St Lucia of Syracuse, whose name means light, was a faithful young woman who dedicated her life to Christ, rejected a pagan suitor who turned her over to the Roman authorities, and was subsequently tortured and martyred. She lived from 283 to 304 and is the patron saint of blindness.
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What Is Saint Lucia (Lucy) Known For?
St Lucy (Lucia) of Syracuse, whose name means “light,” was a faithful young woman who dedicated her life to Christ, rejected a pagan suitor who turned her over to the Roman authorities, and was subsequently tortured and martyred. She lived from 283 to 304 and is the patron saint of blindness.
Lucy committed her life to Christ as a young woman, but her mother arranged a marriage for her with a pagan.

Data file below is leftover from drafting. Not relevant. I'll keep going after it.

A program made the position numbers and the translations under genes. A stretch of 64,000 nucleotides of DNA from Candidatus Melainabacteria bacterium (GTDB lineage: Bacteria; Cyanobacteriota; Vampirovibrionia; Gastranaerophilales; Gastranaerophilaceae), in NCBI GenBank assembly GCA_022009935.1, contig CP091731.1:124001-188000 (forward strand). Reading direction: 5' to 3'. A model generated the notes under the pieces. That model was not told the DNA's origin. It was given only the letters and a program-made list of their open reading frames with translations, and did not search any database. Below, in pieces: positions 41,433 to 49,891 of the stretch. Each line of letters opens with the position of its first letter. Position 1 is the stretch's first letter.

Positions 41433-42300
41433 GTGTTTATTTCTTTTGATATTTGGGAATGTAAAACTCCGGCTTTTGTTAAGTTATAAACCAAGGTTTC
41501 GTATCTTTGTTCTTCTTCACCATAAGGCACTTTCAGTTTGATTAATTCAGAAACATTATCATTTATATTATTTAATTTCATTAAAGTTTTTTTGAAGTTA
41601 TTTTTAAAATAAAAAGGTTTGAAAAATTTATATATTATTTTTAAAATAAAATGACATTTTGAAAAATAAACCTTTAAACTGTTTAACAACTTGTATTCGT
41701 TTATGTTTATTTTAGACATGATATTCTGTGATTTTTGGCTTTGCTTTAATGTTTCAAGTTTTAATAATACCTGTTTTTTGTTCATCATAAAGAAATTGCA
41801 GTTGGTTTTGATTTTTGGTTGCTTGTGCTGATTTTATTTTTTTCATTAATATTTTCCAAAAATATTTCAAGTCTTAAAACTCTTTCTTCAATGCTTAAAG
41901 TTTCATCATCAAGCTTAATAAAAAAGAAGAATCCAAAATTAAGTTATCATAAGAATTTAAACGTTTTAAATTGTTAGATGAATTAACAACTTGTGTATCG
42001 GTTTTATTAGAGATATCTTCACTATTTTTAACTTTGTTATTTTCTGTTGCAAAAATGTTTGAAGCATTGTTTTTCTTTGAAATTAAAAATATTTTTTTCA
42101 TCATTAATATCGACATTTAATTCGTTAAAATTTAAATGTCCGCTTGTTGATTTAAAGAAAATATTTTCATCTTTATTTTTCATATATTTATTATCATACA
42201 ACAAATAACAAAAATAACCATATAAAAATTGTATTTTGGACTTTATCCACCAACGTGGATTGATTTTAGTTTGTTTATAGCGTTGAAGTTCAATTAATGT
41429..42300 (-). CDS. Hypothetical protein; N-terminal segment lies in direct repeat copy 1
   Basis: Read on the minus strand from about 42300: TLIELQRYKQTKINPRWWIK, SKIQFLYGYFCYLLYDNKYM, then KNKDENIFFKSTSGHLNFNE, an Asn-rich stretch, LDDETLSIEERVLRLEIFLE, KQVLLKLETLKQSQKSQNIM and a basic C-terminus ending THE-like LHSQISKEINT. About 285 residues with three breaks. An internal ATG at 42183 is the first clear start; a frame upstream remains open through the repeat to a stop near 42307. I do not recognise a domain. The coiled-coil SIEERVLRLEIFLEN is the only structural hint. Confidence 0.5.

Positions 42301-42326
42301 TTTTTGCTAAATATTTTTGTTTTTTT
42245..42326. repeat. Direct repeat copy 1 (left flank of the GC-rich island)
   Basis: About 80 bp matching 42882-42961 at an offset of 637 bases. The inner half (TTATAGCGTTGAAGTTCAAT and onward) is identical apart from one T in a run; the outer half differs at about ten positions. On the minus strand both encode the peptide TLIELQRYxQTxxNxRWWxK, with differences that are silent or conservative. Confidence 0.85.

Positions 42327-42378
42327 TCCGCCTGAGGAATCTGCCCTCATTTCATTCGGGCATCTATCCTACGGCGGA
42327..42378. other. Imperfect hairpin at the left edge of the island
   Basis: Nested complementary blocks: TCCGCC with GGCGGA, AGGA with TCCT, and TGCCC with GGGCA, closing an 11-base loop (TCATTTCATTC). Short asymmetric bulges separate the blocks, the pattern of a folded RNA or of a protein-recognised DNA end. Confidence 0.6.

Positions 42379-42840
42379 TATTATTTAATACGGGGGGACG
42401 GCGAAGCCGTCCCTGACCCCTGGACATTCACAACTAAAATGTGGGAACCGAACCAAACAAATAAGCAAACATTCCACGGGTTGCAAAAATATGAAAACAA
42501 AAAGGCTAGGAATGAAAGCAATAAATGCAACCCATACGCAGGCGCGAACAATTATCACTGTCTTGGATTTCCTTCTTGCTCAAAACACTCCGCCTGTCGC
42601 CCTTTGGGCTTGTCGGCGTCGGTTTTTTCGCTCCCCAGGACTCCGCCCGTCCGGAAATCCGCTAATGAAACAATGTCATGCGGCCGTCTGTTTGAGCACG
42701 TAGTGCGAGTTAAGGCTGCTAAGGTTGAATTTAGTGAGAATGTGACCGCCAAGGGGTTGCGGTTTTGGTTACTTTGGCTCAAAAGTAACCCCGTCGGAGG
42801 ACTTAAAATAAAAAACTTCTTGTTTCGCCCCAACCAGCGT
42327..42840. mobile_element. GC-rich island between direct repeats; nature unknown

Lucy prayed at the tomb of St Agatha, who then appeared to her in a dream.
St Agatha revealed to Lucy that her mother’s sickness would be healed, and when Lucy explained this miraculous healing to her mother, she agreed to let Lucy follow through on her dedication to God.
But the pagan, would-be bridegroom became enraged at Lucy’s rejection of him and betrayed her to the governor Paschasius.
Paschasius tried forcing her into impurity at a brothel, but when the guards tried to move her, they could not budge her one inch!
The guards then tried burning her by piling up wood around her, but the wood would not kindle. Finally, they drew their swords and slew her.
In another account of her life, when Lucy warned Paschasius that God would punish him for his viciousness, he told his guards to gouge out her eyes. But after she died and her body was examined, her eyes had been restored.
St Lucy is one of eight women commemorated by the Church in the Canon of the Mass.